By most accounts, the Protocol is now all but doomed to fail. It was the action heralded by the papers, mediated by Kenneth Feinberg of BP Deep Water Horizon, 9/11 Victim’s Compensation Fund, and Aurora/Virginia Tech/Boston Marathon acclaim, and kept all sides at the negotiating table. Many of the sixteen people who gathered to formulate the Protocol did not trust each other, though they trusted Christ and trusted Feinberg.
They did not speak for the denomination, though the New York Times thought they did. They were not the voice of the UMC – only the General Conference carries that weight; yet, they were the people gathered around the chaos praying fervently for order.
Sixteen players, coaches, and staff gathered around Ericksen and the health professionals trying to revive him.
Sixteen lawyers, bishops, pastors, and laypeople gathered around an idea sparked by the likes of Tom Berlin, Thomas Bickerton, and John Yambasu using the external stimulus of Kenneth Feinberg to interact with our spiritual sinus rhythm.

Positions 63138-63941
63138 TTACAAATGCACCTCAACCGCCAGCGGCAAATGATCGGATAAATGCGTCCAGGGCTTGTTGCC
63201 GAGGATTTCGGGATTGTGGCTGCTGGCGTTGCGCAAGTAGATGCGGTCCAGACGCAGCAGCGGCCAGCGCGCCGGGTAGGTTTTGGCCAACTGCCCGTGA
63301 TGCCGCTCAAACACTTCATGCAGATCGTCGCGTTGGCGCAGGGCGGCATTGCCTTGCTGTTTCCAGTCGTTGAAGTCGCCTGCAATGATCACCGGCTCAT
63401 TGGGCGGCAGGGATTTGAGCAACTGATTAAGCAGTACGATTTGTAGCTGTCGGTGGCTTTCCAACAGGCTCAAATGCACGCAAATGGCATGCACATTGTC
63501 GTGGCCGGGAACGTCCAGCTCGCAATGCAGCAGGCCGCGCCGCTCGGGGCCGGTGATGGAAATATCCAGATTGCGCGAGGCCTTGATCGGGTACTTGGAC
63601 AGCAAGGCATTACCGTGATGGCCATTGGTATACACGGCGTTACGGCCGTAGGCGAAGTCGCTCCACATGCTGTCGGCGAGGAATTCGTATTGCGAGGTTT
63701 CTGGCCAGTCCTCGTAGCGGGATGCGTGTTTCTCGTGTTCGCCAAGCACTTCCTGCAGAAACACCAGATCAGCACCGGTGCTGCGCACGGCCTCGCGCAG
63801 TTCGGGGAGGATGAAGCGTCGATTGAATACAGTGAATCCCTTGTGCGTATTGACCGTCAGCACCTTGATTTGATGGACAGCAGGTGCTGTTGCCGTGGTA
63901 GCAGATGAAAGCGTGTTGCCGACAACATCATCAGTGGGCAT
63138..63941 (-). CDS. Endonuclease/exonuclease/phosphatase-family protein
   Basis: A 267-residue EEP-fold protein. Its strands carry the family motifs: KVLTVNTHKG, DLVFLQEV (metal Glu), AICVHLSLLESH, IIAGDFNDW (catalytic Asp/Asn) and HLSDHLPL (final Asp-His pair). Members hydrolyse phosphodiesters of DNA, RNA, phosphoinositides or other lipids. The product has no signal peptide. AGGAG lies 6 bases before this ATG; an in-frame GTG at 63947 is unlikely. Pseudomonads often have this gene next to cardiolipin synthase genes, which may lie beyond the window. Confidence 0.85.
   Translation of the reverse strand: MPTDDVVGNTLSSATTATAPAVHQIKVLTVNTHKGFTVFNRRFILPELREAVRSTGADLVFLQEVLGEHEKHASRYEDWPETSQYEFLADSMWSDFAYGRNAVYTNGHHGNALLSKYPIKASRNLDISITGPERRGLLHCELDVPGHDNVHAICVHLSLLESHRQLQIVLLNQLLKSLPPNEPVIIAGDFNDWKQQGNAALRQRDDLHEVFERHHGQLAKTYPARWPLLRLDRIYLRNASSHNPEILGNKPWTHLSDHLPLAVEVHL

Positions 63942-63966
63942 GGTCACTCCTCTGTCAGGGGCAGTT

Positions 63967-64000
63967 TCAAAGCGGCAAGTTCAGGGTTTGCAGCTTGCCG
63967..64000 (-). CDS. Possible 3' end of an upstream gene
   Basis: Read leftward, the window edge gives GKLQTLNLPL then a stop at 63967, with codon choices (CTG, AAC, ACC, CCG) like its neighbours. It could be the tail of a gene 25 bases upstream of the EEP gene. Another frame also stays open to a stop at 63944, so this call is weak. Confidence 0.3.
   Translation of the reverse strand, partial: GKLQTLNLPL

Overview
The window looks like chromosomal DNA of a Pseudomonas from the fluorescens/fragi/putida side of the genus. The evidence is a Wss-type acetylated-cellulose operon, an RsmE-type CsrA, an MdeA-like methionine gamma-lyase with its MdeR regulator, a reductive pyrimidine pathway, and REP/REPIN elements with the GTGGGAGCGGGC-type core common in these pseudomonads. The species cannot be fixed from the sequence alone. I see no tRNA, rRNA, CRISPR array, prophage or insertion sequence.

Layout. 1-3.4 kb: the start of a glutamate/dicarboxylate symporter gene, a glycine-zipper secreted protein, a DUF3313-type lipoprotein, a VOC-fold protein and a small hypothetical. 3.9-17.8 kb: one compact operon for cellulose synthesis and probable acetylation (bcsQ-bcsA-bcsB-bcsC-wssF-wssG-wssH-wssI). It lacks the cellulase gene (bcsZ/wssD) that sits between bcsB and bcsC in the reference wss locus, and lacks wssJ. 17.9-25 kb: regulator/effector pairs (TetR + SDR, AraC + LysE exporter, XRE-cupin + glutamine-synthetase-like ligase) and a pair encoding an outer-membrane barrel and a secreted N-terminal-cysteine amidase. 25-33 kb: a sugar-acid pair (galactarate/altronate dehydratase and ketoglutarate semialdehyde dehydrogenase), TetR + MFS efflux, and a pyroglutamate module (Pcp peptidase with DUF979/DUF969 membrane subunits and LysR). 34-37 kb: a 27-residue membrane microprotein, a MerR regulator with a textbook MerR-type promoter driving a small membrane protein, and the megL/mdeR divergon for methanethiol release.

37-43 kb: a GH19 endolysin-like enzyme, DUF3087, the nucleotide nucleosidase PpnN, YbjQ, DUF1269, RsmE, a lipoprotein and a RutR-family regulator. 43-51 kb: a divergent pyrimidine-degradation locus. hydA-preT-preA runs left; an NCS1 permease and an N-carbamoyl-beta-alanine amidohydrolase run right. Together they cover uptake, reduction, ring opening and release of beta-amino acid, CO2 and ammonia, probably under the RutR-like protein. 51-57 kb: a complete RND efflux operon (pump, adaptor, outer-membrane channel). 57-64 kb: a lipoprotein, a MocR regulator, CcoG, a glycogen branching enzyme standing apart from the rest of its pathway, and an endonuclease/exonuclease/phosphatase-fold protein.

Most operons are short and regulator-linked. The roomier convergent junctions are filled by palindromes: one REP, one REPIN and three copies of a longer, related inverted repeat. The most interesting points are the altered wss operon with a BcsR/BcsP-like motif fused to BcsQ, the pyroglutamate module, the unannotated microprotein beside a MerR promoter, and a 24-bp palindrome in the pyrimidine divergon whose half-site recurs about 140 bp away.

Chaos is confusion and disorder, with behavior unpredictable and patterns seemingly random. The United Methodist Church is the soccer player walking the sidelines whose heart stops, and who receives resuscitation. She will be released from the hospital as many things: Global Methodist, United Methodist, Liberation Methodist, and as bands of independent churches who loosely affiliate for the group insurance. Yet, out of chaos comes order, an equilibrium. Yet, regular check-ups will always be needed. Bringing order to the chaos of division over human sexuality, marriage, and ordination does not mean that each new expression of Methodism will not carry with them the knowledge that one day while walking down the pitch our heart stopped beating. There will still be passionate arguments and debates about what Nicene-Chalcedonian faith really looks like, how “open” is open enough, and if U.S.-centric, predominately White denominations are truly global in an age when more people are going to brunch at 11:00 a.m. on Sunday morning than are going to church.